Culture and Society Program
Interdisciplinary Approaches to the Study of Culture and Society
Instructor: CGK Atkins
A foundational exploration of a variety of approaches to studying culture and society including those rooted in traditional disciplines and those that have arisen in a more interdisciplinary climate.
Note: this is one of the required courses in the graduate Culture and Society Program (CUSP).
Specific Course Description:
This course examines a variety of approaches to studying culture and society. It will provide an overview of theories of culture studies and, of interdisciplinarity as an emerging methodology and approach to scholarly investigation. It will also provide an overview of the manner in which culture creates meaning for human communities. We will examine questions such as: How does culture reflect, influence, and embody structures of power? What are the political dimensions of identity and culture? How do identity and culture interact? What does interdisciplinarity mean? What is the difference between multidisciplinarity and interdisciplinarity? In sum, this course considers the interdisciplinary field of culture studies, as it attempts to understand the relationship between identity, culture and power. We’ll be reading founding theoretical texts, current scholarship, and works that attempt to translate theory into action. We will engage with a variety of sources and materials in order to examine multiple, intersecting structures of power and identity; including (but not exclusively): class, nation, gender, ability, creed, ethnicity and race. We will focus on Canadian contributions to Interdisciplinary theory and research and to Culture Studies as well.
To expand students’ understanding of contemporary approaches to the study of culture and society and to make students familiar with key theorists and researchers writing and working in interdisciplinary research and who focus on culture studies. In particular, the course will encourage students to be aware of Canadian contributions to work in these areas. Overall, students should read and think critically, formulate probing research questions and make connections between various ideas, discourses, behaviours and practices as well as research endeavors. They should be prepared to present their thoughts effectively and articulately in both written prose and in oral presentations.
Cognitive Disability and its Challenge to Moral Philosophy. Edited by Eva Feder Kittay and Licia Carlson, MA: Wiley- Blackwell, 2010.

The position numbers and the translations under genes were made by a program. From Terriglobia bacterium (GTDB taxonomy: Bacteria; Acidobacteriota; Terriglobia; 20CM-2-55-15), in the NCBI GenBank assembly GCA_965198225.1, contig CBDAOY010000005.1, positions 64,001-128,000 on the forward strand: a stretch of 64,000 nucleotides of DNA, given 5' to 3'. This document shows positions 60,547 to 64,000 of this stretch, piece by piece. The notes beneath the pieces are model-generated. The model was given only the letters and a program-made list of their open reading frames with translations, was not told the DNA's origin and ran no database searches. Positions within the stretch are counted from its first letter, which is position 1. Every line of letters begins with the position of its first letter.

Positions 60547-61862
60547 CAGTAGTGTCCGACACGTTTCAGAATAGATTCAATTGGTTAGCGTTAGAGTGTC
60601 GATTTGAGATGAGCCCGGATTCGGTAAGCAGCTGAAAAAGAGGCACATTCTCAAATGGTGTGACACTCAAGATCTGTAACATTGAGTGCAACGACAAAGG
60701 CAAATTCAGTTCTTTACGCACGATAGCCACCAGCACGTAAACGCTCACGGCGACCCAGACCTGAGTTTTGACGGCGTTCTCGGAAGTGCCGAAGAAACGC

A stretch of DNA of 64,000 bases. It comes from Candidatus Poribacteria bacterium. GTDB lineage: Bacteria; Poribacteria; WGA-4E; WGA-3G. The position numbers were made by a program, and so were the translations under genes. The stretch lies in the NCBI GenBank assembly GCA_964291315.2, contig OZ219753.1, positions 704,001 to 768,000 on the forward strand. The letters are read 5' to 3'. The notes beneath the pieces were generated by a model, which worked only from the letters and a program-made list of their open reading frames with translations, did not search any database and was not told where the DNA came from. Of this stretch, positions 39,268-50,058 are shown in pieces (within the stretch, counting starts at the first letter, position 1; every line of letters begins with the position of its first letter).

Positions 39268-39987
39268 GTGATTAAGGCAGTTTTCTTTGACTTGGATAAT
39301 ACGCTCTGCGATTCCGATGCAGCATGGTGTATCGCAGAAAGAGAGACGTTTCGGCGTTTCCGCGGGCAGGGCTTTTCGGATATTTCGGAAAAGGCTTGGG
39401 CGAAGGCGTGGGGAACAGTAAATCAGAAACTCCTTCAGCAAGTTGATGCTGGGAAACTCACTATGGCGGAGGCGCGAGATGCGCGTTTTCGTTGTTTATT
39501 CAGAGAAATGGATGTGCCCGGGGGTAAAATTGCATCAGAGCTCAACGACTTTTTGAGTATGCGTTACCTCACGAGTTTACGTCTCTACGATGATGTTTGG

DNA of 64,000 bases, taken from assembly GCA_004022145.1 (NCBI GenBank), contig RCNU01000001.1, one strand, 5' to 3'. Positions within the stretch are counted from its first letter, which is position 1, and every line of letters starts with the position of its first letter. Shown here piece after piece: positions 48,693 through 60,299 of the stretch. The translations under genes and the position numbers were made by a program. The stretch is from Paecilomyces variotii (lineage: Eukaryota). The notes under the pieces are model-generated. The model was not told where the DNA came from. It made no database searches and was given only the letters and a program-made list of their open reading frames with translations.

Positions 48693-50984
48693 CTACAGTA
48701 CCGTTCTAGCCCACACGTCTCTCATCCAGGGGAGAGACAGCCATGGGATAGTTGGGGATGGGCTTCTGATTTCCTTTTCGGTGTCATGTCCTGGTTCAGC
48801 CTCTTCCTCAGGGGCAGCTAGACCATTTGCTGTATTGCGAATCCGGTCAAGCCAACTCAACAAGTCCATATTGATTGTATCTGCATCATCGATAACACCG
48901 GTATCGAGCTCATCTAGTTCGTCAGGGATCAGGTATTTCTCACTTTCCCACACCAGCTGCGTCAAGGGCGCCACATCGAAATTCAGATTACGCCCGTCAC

Kenji Yoshino. Covering: The Hidden Assault on Our Civil Rights
Non-Required but Highly Recommended Tools
1. Books on disciplinary and interdisciplinary approaches to cultural studies. Examples include: Glenn Jordan and Chris Weedon, Cultural Politics: Class, Gender, Race and the Postmodern World (Oxford: Blackwell, 1995); Lawrence Grossberg, Cary Nelson, and Paula Treichler (eds.), Cultural Studies (New York:
Routledge, 1992); Ann Gray and Jim McGuigan, Studying Culture: An Introductory Reader (London: Arnold, 1993); Toby Miller, ed., A Companion to Cultural Studies (Oxford: Blackwell, 2001); Matt Hills, How To Do Things With Cultural Theory (London: Hodder, 2005); John R. Baldwin, Sandra L. Faulkner, Michael L.
Hecht, and Sheryl L. Lindsley, Redefining Culture: Perspectives Across the Disciplines (Mahwah, NJ: Lawrence Erlbaum, 2006); Will Brooker, Cultural Studies (Oxford: Bookpoint, 1998); Jeff Lewis, Cultural Studies: The Basics (London: Sage Publications, 2002); Steven Conner, Theory and Cultural Value (Oxford: Blackwell, 1992); and John Hartley, A Short History of Cultural Studies (London: Sage, 2003).
2. Disciplinary and Interdisciplinary peer-reviewed journals that discuss pertinent research on culture and society, such as: Topia: Canadian Journal of Cultural Studies; International Journal of Cultural Studies; Cultural Studies ß> Critical Methodologies; History of Intellectual Culture; Feminist Studies; Critical Quarterly, Canadian Journal of Law and Society; Media, Culture and Society; Critical Studies in Mass Communication and; Cultural Values.
3. Books on critical thinking and informal logic. Examples include: T. Edward Damer, Attacking Fault Reasoning: A Practical Guide to Fallacy-Free Arguments, fourth edition (Belmont, CA: Wadsworth, 2001); Vincent Ryan Ruggiero, Beyond Feelings: A Guide to Critical Thinking, seventh edition (New York: McGraw-Hill, 2004); Brooke Noel Moore and Richard Parker, Critical Thinking, seventh edition (New York: McGraw-Hill, 2004).
4. Formatting manuals available in the bookstore. Chicago, MLA, or APA are acceptable. Consistent and accurate formatting style is fundamental to the writing components of this course. Personally, I use the Chicago Manual of Style. Funk and Wagnalls Canadian College Dictionary. Toronto: Fitzhenry and Whiteside; Oxford English Dictionary (latest editions).
5. Chapman, Robert L., ed. The Original Roget’s International Thesaurus. New York: Harper Collins (latest edition).
7. Canadian Studies Research Guide and Subject Guide www.ucalgary.ca/library/cnst.ca. This resource offers an expansive interdisciplinary database on myriad topics and research sources related to culture and society in Canada.
Assignments and Evaluation:
Class participation and seminar leadership/presentations: 20%
Each student is expected to participate actively in class. S/he should arrive in class with 2-3 pre-prepared questions or thoughts regarding the course materials. Attendance and engaged discussion are key aspects of this course. All participants should feel welcomed and respected by everyone else in the seminar. Disagreements and arguments are a part of scholarly inquiry but should be carried out in a respectful and considerate manner.
4 Reflective journals: 40%
DUE: 27 Sept; 18 Oct; 1 Nov; 15 Nov 2010
In terms of format, each journal entry will be 5-7 pages and be partitioned into in two parts: (i) a reflective response to the assigned readings. It should thus be composed prior to class and; (ii) reflections on the readings and seminar after engaging in class discussions. Overall, the journaling exercise is strongly analytical and they should be referenced to other materials you’ve encountered in the course, as well as to materials from other courses. Summaries of articles are not acceptable. Students should adequately explain sources and/or authors, which are not being directly studied in this class.